A second chance

Twelve years ago, 47 dogs were rescued from Michael Vick’s dogfighting operation and allowed to live. They've enriched the lives of countless humans and altered the course of animal welfare.

KANAB, Utah — Not long before lunchtime, Mya’s wagging tail splashes as she waits for the tank to drain. The bowlegged black pit bull just finished a three-minute hydrotherapy session, guided by treats offered from a staffer reaching down into the apparatus. But while Mya walks slowly on the submerged treadmill, she notices Laura Rethoret’s car through the window. Once the tank empties, Mya scurries down the ramp as fast as she can with her weakened legs, which have splayed more as she’s aged. 

“Good morning, beautiful!” says Rethoret, who embraces Mya with a towel. “I’m right here!”

Rethoret loads Mya and her runmate, Curly, into her car and drives to the quiet office where the dogs hang out a few times a week. These dogs are reminders that even now, 12 years later, survivors of former NFL quarterback Michael Vick’s dogfighting operation live on in pockets throughout the country, including here at Best Friends Animal Society’s 3,700-acre sanctuary.

Vick pleaded guilty in 2007 to running an illegal dogfighting ring in southeastern Virginia, a scandal that cast a spotlight on the problem of dogfighting rings around the nation. But for 47 dogs pulled from Bad Newz Kennels, there was another, less publicized development that helped change how dogs taken in large-scale dogfighting busts are treated. Rather than being euthanized, the Vick dogs were given a chance to live. 

Best Friends Animal Society’s sanctuary sits on 3,700 scenic acres in Kanab, Utah. (Bonnie Jo Mount/The Washington Post)

Mya, getting her head scratched, was among the 22 most challenging cases from Michael Vick’s dogfighting operation taken in by Best Friends. (Bonnie Jo Mount/The Washington Post)

Meryl, believed to be 16 years old, rode on a golf cart with caregiver Jeff Jabs at Best Friends. (Bonnie Jo Mount/The Washington Post)

Mya, getting her head scratched, was among the 22 most challenging cases from Michael Vick’s dogfighting operation taken in by Best Friends. (Bonnie Jo Mount/The Washington Post) Meryl, believed to be 16 years old, rode on a golf cart with caregiver Jeff Jabs at Best Friends. (Bonnie Jo Mount/The Washington Post)

The dogs became ambassadors, tail-wagging proof of what’s possible through rescue and rehabilitation. In doing so, they changed how the public — and some prominent rescue organizations — view dogs freed from fighting rings.  Dogfighting remains prevalent, but now, in large part thanks to these dogs, others seized in fight busts are evaluated to see if they can become pets.

The Washington Post tracked down all 47 dogs and compiled a comprehensive look into their post-adoption lives and the families they joined. They landed in homes from California to Rhode Island, embraced by people with jobs ranging from preschool teacher to attorney. Some adopters love sports. Others had never heard of Vick, once the highest-paid player in the NFL who at the time of the bust starred for the Atlanta Falcons. Some of the dogs struggled to heal emotionally and remained fearful through their lives. But they all found homes far more loving than the horror-film kennel that made headlines around the globe. 

“While Michael Vick [was] a deplorable person in a lot of ways, the fact that he was the one that got caught was really a big boom for this whole topic and for these animals,” Best Friends co-founder Francis Battista said. “It just catapulted it into the public eye.”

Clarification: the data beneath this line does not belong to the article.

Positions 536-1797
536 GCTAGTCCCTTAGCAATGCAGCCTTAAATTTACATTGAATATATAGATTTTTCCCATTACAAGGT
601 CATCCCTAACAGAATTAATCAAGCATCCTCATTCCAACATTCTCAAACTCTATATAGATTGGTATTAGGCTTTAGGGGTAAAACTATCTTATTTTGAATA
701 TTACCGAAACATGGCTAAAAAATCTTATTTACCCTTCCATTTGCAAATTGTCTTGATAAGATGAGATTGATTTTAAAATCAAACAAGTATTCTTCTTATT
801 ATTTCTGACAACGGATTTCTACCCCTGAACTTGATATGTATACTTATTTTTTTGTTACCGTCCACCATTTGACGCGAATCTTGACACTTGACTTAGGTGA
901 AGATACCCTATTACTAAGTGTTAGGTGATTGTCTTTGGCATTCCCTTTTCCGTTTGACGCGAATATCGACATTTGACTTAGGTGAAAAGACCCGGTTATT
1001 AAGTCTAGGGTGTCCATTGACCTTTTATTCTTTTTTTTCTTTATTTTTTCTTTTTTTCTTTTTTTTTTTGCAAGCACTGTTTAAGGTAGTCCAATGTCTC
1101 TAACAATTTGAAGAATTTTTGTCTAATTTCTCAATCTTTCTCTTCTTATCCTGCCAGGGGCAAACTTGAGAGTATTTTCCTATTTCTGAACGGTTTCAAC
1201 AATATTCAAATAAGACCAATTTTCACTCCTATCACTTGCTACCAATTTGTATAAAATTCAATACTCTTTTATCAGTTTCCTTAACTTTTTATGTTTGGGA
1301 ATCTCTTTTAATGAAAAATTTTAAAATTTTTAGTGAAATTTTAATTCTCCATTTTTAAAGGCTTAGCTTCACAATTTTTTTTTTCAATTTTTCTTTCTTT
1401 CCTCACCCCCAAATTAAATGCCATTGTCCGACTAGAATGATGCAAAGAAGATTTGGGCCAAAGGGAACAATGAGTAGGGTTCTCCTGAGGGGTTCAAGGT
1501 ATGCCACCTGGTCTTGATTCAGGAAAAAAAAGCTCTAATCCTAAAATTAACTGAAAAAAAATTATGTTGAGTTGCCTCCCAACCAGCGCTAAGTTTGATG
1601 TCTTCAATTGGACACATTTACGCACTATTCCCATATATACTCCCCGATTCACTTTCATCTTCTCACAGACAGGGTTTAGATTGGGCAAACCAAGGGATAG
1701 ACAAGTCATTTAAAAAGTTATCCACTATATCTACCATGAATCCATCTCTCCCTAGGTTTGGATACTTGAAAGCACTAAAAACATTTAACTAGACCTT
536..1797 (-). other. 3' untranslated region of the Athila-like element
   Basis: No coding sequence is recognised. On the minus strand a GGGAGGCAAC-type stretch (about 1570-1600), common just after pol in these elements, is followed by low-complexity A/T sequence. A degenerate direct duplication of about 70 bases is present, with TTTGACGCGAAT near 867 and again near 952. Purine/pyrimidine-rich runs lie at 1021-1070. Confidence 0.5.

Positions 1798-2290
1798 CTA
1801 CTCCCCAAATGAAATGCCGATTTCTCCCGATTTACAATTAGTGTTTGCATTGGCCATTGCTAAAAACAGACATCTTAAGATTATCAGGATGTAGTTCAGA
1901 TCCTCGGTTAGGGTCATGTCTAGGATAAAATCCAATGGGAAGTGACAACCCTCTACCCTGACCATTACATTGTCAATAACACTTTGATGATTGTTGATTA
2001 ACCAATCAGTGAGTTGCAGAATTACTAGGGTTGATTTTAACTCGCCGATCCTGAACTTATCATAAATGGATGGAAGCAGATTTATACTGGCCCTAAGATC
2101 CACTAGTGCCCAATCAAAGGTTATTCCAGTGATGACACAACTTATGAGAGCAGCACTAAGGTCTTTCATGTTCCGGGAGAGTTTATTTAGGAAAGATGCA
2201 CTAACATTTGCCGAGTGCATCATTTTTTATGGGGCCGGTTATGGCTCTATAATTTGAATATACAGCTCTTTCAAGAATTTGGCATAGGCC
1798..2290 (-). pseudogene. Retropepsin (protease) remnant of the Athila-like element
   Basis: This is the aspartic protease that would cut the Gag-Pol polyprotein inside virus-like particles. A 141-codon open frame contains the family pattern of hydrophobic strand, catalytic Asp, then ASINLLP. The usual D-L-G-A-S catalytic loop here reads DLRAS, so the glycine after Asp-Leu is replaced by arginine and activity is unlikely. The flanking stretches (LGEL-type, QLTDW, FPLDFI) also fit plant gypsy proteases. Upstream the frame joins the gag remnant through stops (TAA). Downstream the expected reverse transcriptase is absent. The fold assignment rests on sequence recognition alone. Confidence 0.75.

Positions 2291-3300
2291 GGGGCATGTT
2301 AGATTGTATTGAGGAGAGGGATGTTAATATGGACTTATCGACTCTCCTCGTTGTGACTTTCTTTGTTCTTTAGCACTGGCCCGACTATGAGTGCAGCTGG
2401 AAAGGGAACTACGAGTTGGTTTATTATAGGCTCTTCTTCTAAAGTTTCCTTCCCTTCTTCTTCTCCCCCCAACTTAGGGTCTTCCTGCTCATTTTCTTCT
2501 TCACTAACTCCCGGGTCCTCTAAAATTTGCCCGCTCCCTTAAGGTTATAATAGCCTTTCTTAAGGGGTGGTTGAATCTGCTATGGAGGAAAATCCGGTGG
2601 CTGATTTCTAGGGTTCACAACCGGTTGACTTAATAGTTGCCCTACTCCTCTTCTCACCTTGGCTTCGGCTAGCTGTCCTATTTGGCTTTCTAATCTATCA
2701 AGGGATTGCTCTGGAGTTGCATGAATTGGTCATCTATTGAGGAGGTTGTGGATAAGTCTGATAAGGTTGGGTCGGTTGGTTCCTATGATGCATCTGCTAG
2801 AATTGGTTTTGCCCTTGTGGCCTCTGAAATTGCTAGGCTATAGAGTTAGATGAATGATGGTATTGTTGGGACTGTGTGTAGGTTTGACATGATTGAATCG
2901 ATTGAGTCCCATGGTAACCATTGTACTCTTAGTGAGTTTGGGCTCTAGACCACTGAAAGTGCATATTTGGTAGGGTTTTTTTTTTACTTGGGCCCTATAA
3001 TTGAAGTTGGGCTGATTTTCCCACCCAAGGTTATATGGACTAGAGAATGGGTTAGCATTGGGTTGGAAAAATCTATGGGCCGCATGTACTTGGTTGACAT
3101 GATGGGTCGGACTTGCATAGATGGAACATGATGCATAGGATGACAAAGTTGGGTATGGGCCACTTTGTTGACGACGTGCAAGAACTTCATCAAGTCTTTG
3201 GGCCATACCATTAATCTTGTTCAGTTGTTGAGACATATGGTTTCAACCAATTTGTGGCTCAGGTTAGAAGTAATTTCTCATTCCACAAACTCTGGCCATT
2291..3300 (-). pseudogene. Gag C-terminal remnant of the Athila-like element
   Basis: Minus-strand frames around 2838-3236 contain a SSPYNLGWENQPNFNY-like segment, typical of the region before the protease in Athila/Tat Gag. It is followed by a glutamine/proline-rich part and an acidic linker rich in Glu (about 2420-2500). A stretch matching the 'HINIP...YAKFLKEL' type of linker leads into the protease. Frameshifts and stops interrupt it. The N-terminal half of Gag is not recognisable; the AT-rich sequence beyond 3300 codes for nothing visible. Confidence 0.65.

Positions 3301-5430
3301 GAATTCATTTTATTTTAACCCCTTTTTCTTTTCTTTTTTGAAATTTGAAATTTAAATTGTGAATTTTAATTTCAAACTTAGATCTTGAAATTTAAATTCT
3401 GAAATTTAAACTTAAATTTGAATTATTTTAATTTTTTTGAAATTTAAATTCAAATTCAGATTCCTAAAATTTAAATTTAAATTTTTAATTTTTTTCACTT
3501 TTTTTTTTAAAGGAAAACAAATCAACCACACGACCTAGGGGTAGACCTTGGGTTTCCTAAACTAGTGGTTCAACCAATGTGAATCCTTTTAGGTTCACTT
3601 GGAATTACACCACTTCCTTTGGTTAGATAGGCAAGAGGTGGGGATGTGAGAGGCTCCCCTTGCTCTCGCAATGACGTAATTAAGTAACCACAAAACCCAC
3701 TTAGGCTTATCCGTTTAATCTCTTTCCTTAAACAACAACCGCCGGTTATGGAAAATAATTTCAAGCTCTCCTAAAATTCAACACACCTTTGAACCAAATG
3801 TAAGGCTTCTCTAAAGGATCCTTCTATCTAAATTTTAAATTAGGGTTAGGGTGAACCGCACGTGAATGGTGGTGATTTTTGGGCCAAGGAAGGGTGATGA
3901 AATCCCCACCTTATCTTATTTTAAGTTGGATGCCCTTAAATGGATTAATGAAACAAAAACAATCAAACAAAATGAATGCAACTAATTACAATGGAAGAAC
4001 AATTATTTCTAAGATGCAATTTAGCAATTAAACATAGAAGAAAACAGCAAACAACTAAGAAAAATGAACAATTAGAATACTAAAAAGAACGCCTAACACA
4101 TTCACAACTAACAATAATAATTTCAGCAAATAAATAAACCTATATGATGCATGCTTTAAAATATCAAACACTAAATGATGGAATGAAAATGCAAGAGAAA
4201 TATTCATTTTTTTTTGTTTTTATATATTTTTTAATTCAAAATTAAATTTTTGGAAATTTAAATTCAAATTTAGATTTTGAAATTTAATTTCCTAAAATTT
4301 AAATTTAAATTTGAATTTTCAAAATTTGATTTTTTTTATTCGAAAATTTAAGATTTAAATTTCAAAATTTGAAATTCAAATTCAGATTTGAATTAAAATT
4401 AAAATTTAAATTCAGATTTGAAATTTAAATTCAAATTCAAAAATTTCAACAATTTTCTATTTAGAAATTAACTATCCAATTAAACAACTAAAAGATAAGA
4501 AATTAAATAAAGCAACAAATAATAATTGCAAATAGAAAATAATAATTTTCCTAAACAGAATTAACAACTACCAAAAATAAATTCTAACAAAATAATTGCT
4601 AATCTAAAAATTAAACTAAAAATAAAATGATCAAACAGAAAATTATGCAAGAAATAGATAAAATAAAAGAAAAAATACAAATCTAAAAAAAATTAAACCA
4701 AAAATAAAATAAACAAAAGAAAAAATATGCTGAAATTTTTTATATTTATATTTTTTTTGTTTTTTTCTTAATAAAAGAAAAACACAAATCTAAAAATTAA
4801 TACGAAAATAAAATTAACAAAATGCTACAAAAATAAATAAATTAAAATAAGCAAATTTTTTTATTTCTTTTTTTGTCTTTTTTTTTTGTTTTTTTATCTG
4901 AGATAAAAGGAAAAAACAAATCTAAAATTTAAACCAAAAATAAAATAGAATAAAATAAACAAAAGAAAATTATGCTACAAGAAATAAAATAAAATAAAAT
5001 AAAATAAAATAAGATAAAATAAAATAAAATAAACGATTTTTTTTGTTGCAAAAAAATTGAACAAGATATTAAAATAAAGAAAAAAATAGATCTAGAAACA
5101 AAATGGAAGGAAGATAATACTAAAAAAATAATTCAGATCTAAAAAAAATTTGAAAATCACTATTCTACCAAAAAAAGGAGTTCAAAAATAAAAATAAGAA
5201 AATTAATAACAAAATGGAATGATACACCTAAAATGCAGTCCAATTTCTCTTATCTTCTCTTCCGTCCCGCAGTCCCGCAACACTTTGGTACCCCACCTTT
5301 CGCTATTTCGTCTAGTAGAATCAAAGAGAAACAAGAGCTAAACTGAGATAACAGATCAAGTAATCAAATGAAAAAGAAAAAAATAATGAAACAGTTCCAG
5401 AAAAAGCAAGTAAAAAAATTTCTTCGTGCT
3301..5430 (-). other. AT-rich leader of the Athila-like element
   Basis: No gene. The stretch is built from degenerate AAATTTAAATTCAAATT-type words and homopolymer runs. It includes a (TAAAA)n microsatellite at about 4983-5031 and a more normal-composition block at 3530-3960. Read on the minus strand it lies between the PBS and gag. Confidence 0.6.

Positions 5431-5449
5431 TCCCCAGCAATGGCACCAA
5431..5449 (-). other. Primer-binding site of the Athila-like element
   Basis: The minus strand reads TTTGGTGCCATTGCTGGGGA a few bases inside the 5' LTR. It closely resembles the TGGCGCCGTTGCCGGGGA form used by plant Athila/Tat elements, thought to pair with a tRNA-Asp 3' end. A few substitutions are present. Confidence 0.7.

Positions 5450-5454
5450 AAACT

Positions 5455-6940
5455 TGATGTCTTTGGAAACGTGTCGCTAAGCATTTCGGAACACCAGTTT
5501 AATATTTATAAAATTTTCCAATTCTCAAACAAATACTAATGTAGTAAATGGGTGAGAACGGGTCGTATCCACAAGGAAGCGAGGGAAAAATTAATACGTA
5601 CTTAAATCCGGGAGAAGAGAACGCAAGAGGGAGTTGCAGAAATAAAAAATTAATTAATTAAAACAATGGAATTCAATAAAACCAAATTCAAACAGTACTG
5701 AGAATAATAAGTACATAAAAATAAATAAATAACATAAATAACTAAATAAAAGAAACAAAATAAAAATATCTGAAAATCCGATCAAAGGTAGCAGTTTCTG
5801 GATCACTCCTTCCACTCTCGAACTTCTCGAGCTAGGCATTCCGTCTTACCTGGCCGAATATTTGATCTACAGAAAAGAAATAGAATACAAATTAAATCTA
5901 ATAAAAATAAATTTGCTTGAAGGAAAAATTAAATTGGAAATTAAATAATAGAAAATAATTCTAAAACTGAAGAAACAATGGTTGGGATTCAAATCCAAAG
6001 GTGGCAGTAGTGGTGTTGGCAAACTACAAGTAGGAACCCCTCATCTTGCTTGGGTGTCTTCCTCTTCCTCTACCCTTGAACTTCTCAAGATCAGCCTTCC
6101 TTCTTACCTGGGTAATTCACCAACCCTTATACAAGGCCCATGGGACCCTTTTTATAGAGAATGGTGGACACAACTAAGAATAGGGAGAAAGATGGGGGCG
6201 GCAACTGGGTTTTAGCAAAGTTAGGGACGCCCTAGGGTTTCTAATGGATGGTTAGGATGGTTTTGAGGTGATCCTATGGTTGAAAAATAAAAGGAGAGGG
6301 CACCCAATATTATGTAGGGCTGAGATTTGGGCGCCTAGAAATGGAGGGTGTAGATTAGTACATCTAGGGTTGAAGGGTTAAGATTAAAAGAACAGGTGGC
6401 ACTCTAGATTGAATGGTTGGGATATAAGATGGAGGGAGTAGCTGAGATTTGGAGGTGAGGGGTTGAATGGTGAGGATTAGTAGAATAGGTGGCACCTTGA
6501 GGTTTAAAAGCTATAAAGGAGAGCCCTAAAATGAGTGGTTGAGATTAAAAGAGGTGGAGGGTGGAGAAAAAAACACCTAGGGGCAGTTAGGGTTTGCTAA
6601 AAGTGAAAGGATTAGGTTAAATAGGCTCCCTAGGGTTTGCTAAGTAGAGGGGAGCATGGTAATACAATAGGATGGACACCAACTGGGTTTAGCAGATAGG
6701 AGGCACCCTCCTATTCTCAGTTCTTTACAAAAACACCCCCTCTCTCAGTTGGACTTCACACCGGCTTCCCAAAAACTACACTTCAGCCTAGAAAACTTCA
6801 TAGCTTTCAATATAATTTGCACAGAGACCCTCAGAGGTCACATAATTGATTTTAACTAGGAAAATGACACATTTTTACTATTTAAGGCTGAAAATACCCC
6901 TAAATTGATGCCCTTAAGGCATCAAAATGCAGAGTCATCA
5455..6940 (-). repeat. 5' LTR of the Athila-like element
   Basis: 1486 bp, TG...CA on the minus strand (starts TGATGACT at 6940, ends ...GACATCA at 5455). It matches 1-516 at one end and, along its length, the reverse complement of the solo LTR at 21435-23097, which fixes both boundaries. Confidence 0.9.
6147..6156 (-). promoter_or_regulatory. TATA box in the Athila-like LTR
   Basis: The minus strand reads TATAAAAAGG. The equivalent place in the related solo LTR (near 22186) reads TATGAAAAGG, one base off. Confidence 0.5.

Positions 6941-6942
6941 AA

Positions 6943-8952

In late August, just a few weeks after her therapy session, Mya spent her final moments lying on blankets and surrounded by Best Friends staffers, including Rethoret, whose face turned red as Mya slipped away. She’s one of five of the Vick dogs who have died in recent months, leaving just 11 survivors. They are poignant reminders of their tragic beginnings but also of the grace, patience and unexpected opportunities that followed.

When Vick’s dogfighting operation was broken up, animal rescues from around the country understood the gravity of the case but also the opportunities it presented because of the NFL star’s fame. Eight organizations received custody of the animals. Some groups placed a single dog into a foster home. Best Friends agreed to give the 22 most challenging cases a place to recover and, for some, a permanent home. 

The organizations worked to redefine what made a dog adoptable. The dogs were seen as victims, not irreparably damaged. They weren’t just pit bulls or fight dogs. They became Mya and Curly, Frodo and Zippy.

“Michael Vick brought dogfighting into the living room of every American,” said Heather Gutshall, who adopted Handsome Dan and later founded a rescue organization that aims to help survivors of dogfighting. “Am I glad it happened? No. Am I glad, that if it was going to happen, that it happened the way it did? Absolutely. They changed the landscape.”

John Garcia, petting Curly at Best Friends, said the rescued Vick dogs will never be forgotten. (Bonnie Jo Mount/The Washington Post)

Marquee moment in animal welfare

In southern Utah, the city of Kanab makes the NFL feel like a distant enterprise. The feature of the town, which has fewer than 5,000 residents and two stoplights, is that it once served as the backdrop for Western films. 

As the highway curves from the tiny town center and through a scenic southwestern landscape of vast skies and towering orange cliffs, one right turn leads into Best Friends, a haven for second chances that is home to 1,600 animals, including dogs, cats, horses and birds. Dogs cruise by with caregivers on golf carts. The chorus of barking chaos quiets as you venture deeper through the sandy trails. It’s busy and boisterous yet vast and peaceful. 

John Garcia, who at the time of the Vick case co-managed the Dogtown at Best Friends, grew up in a neighboring town without a TV. He doesn’t watch sports. Garcia only learned of Vick through his case, but he remembers the message from the rescue’s senior leadership: “Hey, if we get involved in this, it’s a big deal,” he said. “We may be able to change the world.”